PQ 19.4 — How do I feel about having unbarriered sex with someone who is having unbarriered sex with someone else?
Wow, Chapter 19 is a very nosy chapter. But that’s okay. I’m the one who decided to answer all of these questions in public with essays. One hundred percent me. No one forced me to do this.
Okay, kids, it’s officially TMI time. Buckle up. The next few questions are something else.
So, first off, I’ll go on the record: I’ve done this. I’ve been in relationship systems where I had unprotected sex with someone who was also having unprotected sex with someone else.
In those situations, it wasn’t something I went into lightly. In every circumstance, everyone involved (including me) was STI tested on a regular basis, and I knew everyone well — my partners, my partner’s partners and the metamours’ partners. I had a reasonable snapshot of their personalities, their sexual risk assessment behaviors, and their overall personal judgement.
In essence, I was all up in everyone’s business. Even with that knowledge, compared to some other people I’ve known, it was a lot of sexual risk. And compared to other people I’ve known, I didn’t have that much going on. At my riskiest, I had three partners that I was fluid bonded to. But only one of them had an additional person they were also fluid bonded to, someone who wasn’t my romantic partner per se but a metamour that I would occasionally have sex with when my partner was also present, my partner’s heteroflexible wife. The other two partners didn’t have very many non-me sexual encounters, and when they did, they used barriers.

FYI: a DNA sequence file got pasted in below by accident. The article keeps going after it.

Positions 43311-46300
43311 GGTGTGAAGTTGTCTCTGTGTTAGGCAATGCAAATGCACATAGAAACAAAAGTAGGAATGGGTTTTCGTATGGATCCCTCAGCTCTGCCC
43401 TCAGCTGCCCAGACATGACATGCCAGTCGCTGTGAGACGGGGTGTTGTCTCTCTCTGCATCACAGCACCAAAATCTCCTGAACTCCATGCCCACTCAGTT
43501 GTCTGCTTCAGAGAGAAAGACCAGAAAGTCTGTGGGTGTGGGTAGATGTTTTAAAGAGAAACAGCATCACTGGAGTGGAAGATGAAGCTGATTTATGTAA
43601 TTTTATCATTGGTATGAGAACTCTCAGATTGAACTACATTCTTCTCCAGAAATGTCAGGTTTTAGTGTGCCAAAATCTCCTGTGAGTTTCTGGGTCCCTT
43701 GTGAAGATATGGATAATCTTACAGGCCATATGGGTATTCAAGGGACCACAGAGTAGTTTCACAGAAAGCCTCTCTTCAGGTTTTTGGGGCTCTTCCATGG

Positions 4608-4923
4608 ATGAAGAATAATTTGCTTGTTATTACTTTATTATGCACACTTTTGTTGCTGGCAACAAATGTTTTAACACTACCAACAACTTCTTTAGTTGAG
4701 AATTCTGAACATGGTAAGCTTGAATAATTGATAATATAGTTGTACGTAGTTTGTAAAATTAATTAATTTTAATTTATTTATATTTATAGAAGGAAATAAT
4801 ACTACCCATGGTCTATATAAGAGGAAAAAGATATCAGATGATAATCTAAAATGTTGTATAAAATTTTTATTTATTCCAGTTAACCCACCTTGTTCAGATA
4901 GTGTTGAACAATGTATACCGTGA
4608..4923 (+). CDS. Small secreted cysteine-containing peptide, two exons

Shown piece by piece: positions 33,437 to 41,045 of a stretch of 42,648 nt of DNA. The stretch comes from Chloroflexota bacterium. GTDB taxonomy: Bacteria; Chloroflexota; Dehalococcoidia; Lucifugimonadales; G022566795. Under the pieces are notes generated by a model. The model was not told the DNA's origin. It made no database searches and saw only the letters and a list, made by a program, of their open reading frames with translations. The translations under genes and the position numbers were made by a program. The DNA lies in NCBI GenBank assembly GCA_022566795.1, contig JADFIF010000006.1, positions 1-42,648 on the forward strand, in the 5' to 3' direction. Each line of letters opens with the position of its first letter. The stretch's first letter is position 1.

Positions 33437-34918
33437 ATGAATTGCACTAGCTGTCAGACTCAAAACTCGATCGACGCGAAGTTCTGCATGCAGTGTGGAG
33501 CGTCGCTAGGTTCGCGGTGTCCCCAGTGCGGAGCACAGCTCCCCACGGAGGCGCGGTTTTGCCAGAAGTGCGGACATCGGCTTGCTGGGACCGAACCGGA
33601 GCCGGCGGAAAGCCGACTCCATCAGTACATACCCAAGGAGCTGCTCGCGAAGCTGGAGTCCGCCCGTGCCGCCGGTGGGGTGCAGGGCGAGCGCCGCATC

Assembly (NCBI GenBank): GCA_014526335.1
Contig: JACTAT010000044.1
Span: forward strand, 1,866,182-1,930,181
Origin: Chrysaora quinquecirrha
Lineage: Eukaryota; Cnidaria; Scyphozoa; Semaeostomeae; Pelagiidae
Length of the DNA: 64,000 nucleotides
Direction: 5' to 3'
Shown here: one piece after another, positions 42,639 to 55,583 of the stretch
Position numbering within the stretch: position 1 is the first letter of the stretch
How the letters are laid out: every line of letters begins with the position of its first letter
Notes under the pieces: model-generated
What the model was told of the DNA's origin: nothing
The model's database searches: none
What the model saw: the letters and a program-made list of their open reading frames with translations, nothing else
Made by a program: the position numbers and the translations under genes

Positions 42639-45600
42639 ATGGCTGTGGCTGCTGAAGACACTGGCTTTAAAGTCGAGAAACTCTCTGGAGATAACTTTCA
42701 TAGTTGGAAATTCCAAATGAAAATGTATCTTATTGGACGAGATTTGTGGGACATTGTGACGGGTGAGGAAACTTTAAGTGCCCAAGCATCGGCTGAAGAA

It never really bothered me that my one partner also had unprotected sex with his wife. Perhaps it helped that I occasionally also had sex with her. So I certainly wasn’t grossed out by any thought that by having sex with both of us, that it could be argued that I was having sex with her by proxy.
So long as I felt confident about the way everyone involved managed STI risk and trusted their judgement, reporting, and honesty, I was never really bothered viscerally by the idea.
But then again, I like sex and don’t consider it inherently gross or shameful, as some do. The epithet “sloppy seconds” really is an exaggeration. It’s really not that difficult or time-consuming to practice reasonable hygiene that renders such things a non-issue in practical terms.
Bottom line: It requires a bit more logistical work at baseline (in testing, informing one another, and exercising proper hygiene, arguably all something people should be doing anyway), but no, it doesn’t particularly bother me.
(Confession: It used to bother me in theory back when I was monogamous. But that’s another story.)